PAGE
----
0

Create files

touch a1.txt a2.txt a3.txt
touch s1.mp3 s2.mp3 s3.mp3

then I do

find . -name "*.txt" -or -type f -print

And it's showing only s1.mp3 s2.mp3 s3.mp3. Why it's not showing .txt files?

2 Answers 2

7

Because of the precedence of the operators: the implicit AND (-a) between -type f and -print has higher precedence than the OR (-o); your command is similar to

find . \( -name "*.txt" \) -or \( -type f -print \)

while you probably want

find . \( -name "*.txt" -or -type f \) -print

to print all the files.

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The precedence is only half of the answer. What matters is also how the rules for finishing the boolean expressions work. This soon gets a bit complicated, mostly becasue find uses sane defaults and is programmable at the same time.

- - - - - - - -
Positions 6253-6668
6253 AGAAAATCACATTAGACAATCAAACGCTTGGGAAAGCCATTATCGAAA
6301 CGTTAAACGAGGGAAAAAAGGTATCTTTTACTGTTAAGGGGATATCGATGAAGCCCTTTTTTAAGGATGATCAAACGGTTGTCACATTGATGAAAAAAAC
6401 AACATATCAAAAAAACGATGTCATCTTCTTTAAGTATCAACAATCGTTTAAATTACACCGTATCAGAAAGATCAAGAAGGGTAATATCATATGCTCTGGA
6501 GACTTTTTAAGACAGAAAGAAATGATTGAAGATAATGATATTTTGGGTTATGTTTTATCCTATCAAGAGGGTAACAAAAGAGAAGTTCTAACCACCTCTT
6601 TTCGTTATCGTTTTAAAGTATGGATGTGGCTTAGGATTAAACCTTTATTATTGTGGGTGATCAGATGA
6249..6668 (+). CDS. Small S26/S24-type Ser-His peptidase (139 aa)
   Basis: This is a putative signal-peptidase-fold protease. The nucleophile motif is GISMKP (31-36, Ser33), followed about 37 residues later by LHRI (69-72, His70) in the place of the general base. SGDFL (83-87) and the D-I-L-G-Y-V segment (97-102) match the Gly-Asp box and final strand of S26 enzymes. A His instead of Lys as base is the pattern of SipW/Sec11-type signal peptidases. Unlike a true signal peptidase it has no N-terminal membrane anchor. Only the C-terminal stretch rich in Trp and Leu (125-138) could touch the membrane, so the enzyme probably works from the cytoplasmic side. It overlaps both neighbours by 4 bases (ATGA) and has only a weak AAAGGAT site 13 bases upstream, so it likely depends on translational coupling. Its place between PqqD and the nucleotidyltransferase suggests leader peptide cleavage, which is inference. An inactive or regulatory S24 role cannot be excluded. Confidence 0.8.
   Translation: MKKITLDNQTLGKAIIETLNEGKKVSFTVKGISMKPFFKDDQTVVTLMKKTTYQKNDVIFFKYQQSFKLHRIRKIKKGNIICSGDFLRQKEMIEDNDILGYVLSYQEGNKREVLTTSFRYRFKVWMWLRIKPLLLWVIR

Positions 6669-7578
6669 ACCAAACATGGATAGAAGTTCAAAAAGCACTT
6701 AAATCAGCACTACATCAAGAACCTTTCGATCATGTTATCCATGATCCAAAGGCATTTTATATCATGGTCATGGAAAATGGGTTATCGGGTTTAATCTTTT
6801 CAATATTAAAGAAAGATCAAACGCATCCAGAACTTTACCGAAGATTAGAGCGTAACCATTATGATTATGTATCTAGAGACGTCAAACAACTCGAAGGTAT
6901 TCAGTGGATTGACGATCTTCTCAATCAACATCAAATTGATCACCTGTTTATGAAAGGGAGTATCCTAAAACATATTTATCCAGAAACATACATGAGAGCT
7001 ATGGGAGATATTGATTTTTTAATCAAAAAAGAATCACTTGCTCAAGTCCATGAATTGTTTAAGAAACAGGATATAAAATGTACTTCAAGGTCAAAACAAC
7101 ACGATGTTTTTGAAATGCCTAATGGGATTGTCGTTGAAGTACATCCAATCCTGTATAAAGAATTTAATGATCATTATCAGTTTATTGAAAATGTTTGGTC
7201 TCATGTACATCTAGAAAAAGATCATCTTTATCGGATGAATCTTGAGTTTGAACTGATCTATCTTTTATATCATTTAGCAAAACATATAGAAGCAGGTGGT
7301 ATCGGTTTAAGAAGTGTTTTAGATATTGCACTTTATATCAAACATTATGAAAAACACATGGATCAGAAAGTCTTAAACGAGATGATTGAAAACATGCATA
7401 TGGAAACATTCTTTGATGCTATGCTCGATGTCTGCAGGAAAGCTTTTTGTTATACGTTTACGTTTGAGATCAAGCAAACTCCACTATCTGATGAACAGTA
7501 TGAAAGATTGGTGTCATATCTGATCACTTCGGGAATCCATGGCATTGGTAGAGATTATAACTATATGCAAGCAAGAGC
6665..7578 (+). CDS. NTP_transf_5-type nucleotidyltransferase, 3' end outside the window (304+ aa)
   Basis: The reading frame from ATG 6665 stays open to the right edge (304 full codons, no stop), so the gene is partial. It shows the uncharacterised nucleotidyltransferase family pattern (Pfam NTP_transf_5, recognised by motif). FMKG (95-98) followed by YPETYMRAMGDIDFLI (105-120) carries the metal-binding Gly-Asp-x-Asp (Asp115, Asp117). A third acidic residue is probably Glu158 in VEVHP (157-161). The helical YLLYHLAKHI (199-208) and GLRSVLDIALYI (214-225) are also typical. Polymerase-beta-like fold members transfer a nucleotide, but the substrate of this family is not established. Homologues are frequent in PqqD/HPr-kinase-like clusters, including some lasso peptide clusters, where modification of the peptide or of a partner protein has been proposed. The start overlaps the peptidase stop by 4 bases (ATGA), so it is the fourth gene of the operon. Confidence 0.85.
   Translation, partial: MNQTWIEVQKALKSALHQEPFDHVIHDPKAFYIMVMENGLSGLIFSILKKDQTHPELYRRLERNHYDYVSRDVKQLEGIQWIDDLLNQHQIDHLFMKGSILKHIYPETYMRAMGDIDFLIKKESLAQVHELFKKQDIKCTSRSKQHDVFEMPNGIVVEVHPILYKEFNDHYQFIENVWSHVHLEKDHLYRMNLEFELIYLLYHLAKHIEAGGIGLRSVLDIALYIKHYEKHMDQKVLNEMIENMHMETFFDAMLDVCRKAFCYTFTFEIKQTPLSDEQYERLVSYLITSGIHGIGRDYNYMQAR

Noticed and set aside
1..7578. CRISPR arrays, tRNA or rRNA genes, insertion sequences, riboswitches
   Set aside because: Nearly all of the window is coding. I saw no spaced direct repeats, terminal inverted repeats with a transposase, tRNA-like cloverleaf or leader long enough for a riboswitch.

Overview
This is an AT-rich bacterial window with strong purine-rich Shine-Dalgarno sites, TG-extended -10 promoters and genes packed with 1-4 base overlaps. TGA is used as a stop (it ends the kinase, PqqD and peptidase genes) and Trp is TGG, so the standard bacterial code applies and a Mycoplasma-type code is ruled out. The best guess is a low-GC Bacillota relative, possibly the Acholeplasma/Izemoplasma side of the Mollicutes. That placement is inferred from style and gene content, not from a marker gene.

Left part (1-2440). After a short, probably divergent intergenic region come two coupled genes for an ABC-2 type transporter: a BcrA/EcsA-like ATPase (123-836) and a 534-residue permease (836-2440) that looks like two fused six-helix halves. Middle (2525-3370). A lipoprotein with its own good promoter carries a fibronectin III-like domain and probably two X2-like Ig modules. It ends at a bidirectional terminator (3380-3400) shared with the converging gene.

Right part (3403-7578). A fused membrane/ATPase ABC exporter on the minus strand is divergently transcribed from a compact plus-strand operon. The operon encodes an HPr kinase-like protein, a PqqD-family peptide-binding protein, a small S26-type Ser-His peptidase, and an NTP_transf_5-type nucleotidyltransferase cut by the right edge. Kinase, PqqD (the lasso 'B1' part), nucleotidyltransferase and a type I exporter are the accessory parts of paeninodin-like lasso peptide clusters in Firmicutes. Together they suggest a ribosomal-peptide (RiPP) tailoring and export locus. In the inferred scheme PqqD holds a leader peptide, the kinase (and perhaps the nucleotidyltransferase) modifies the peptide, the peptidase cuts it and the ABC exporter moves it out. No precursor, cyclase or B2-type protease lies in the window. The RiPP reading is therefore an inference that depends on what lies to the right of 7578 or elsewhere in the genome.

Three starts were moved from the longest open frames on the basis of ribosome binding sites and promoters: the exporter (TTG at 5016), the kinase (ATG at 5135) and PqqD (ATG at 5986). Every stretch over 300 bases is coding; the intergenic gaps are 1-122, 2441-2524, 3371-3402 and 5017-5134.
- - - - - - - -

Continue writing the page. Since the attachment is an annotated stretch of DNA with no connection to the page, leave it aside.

To illustrate what I mean, here is another solution:

find . -name "*.txt" -print -or -type f -print

this adds an explicit action to every end-point. And just:

]# find -name "*.txt" -or -type f
./p.txt
./s1.mp3
./a1.txt

also gets all files (including the non-regular "p.txt" entry). Here the default -print is outside any (sub-)expression and is applied for all branches.

After adding exactly one -print, you get "either...or":

]# find -name "*.txt" -print -or -type f 
./p.txt
./a1.txt

]# find -name "*.txt" -or -type f -print
./s1.mp3

No use deabating which is better - problem is the Q is very artificial (and also duplicate). If somebody wants to track down a mkfifo pipe.txt, a logical 'AND NOT' instead of 'OR' would make more semantic (and overall) sense.

For this, you need neither parens nor -print:

]# find -name "*.txt" -not -type f       
./p.txt

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